Sample size

In all 135 patients were recruited; 69 to the control group and 63 to the intervention group (see Fig. 1). Depending on the proportion of patients on sick-leave at three, six and twelve months after inclusion, power will vary between 41 % and 74 % (based on the assumption that the prevalence of sick-leave in the control group fluctuates between 20 % and 95 % and with an estimated difference between the groups of 15 % [45]; a two-sided test and a statistical significance of p < 0.05). There was a substantial variation in the number of recruited patients per PHCC.
Figure 1:

Flow chart of enrolment, allocation and baseline

Outcome measurements and statistical analyses

The primary outcome of the RCT is RTW. We will analyze the difference between cases and controls in proportion of patients on full- or part-time sick leave at three, six and 12 months after inclusion. We will use data from the Swedish Social Insurance Agency’s Micro Database for Analyzing Social insurance (MiDAS) where all sick-leaves exceeding two weeks are registered. The intention to treat principle will be followed.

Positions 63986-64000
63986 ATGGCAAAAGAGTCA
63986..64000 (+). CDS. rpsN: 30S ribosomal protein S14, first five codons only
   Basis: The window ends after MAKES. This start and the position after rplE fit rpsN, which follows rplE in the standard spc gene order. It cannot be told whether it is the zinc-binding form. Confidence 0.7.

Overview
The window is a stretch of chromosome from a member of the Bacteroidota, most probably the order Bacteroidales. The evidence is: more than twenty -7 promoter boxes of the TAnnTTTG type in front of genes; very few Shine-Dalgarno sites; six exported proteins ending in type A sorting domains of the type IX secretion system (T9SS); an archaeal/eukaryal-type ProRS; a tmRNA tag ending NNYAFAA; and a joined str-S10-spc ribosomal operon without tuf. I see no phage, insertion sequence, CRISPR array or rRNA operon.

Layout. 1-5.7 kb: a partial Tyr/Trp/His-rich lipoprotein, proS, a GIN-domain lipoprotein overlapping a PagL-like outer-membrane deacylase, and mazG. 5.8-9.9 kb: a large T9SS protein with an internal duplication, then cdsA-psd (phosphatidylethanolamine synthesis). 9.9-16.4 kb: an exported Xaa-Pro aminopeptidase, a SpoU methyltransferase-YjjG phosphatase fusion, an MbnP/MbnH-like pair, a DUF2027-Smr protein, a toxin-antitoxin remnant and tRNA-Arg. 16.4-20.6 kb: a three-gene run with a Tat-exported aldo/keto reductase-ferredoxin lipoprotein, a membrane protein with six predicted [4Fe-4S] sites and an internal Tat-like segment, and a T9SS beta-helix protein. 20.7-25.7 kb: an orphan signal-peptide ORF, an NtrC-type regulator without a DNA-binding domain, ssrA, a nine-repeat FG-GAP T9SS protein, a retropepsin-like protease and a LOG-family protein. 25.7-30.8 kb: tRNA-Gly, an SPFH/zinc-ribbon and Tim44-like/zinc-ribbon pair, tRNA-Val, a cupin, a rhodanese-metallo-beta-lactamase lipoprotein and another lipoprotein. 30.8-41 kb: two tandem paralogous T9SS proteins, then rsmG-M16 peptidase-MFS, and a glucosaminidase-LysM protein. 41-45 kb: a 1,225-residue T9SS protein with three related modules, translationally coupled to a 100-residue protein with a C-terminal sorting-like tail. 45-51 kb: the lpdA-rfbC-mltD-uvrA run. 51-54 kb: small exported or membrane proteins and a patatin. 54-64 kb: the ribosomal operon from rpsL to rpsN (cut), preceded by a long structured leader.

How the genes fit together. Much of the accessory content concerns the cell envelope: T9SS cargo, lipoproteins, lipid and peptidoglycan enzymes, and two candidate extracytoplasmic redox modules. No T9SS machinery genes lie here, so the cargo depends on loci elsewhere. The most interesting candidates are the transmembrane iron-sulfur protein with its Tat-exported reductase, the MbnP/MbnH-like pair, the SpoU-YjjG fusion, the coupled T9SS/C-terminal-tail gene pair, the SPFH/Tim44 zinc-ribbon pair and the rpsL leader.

The intervention is designed to facilitate for the caregiver to involve the employer in rehabilitation and strengthen the patient’s RTW-SE, but whether these mechanisms are triggered or not will depend on circumstances among patients, employers as well as the caregivers, i.e it will depend on contextual factors [46]. For example, the effect of the intervention on RTW might depend on the patient’s symptom severity, the employer’s readiness for work adaptation, or on the caregivers’ adherence to the protocol. In order to conduct sub-group analysis within the intervention group, a follow-up questionnaire is sent to the patients’ home address by mail at six and 12 months after inclusion. In addition to questions about the rehabilitation process, the questionnaire contains the same items as the baseline measurement. For example we will explore how gender, age, occupation, symptom severity, employer activities and RTW motivation affect RTW.

The process evaluation